Here are some of the latest health and medical news developments, compiled by editors of HealthDay:
Drinking Red Bull May Cause Heart Damage: Study
Drinking too much of the popular Red Bull energy drink may lead to heart damage, says an Australian study that included 30 university students, ages 20 to 24.
The researchers found that drinking just one 250ml sugar-free can of the caffeinated drink boosted the "stickiness" of the blood and increased the risk of blood clots. After drinking Red Bull, the students had a cardiovascular profile similar to that of someone with heart disease, the Times (U.K.) reported.
The results were alarming and suggest that older adults with symptoms of heart disease shouldn't drink too much Red Bull, said study author Scott Willoughby, of the Cardiovascular Research Center at the Royal Adelaide Hospital and Adelaide University.
In a statement, Red Bull officials said the drink had been proved safe by numerous scientific studies, and that it had never been banned from anywhere it had been introduced, the Times reported.
Red Bull is sold in 143 countries but is banned in Norway, Denmark and some other countries due to health concerns.
Teens Having Easier Time Getting Prescription Drugs
It's easier to illegally obtain prescription drugs such as OxyContin, Percocet, Vicodin or Ritalin than it is to get beer, say a growing number of American teens.
Researchers at the National Center on Addiction and Substance Abuse at Columbia University surveyed 1,002 12- to-17-year-olds and found that 19 percent said it was easier for them to obtain prescription drugs than to get their hands on beer, cigarettes or marijuana, compared with 13 percent a year ago, The Washington Post reported.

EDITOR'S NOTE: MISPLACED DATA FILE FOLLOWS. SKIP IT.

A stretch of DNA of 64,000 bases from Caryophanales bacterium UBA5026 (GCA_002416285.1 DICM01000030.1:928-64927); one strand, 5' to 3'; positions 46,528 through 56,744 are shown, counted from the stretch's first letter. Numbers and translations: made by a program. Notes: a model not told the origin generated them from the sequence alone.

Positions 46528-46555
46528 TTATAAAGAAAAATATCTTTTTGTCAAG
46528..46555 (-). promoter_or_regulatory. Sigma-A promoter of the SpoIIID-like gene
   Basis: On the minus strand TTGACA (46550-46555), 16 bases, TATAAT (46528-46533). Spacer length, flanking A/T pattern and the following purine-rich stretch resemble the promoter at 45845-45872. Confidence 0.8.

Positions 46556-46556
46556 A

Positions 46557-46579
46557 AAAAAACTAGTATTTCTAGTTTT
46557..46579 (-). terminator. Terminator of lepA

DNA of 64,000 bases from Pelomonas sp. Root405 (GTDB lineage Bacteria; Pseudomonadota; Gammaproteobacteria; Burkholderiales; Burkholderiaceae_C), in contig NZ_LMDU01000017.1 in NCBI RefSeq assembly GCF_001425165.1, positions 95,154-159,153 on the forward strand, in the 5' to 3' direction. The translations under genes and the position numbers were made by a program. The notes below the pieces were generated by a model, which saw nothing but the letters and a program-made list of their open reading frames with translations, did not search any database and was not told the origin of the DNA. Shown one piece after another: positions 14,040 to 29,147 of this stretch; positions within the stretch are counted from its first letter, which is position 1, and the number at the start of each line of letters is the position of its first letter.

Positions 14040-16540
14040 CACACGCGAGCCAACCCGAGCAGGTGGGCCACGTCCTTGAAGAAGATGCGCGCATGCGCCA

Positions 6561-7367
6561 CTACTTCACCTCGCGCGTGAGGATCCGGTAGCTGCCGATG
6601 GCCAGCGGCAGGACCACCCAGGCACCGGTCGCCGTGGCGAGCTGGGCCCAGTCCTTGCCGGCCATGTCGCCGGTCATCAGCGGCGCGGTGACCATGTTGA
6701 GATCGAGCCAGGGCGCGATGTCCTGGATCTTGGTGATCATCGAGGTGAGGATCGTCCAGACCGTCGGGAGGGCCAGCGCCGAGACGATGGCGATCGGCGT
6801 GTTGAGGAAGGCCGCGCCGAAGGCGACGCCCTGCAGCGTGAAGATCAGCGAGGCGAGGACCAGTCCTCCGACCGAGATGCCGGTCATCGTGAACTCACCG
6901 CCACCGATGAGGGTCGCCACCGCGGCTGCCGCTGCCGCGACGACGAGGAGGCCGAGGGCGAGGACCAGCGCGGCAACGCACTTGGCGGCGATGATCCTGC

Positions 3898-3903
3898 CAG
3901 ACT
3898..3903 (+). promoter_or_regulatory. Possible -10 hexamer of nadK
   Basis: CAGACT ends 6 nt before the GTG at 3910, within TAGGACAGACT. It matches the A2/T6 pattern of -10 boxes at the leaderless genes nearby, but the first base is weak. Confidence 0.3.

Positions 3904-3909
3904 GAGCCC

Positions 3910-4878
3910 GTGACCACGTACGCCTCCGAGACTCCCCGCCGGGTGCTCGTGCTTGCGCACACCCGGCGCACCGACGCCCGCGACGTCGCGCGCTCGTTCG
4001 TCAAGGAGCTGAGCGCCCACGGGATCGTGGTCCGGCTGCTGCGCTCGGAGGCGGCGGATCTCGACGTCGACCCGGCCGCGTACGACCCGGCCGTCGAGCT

The study also found that 34 percent of teens who abuse prescription drugs get them at home or from their parents.
About 25 percent of the teen respondents said marijuana is the easiest substance to buy, and 43 percent of 17-year-olds said they could purchase marijuana in less than an hour, The Post reported.
Gene Mutation Linked to Colorectal Cancer
A gene mutation strongly linked to colorectal cancer has been identified by Northwestern University researchers. People with the TGFBR1 ASE gene mutation have a 50 percent higher risk of colorectal cancer than the general population.
"This probably accounts for more colorectal cancers than all other gene mutations discovered thus far," said study lead author Boris Pasche, Agence France Presse reported.
The TGFBR1 ASE mutation results in decreased production of an important receptor for TGF-beta, the most potent inhibitor of cell growth. A reduced ability to inhibit cell growth means it's easier for colon cancer to develop. The study was published in the journal Science.
"The reasonable expectation is this finding will save some lives," said Pasche, AFP reported. "We will be able to identify a larger number of individuals that are at risk of colorectal cancer and, in the long term, maybe decrease the cases of colorectal cancer and of people dying from it by being able to screen them more frequently."
Lack of Judgment Endangers Teen Drivers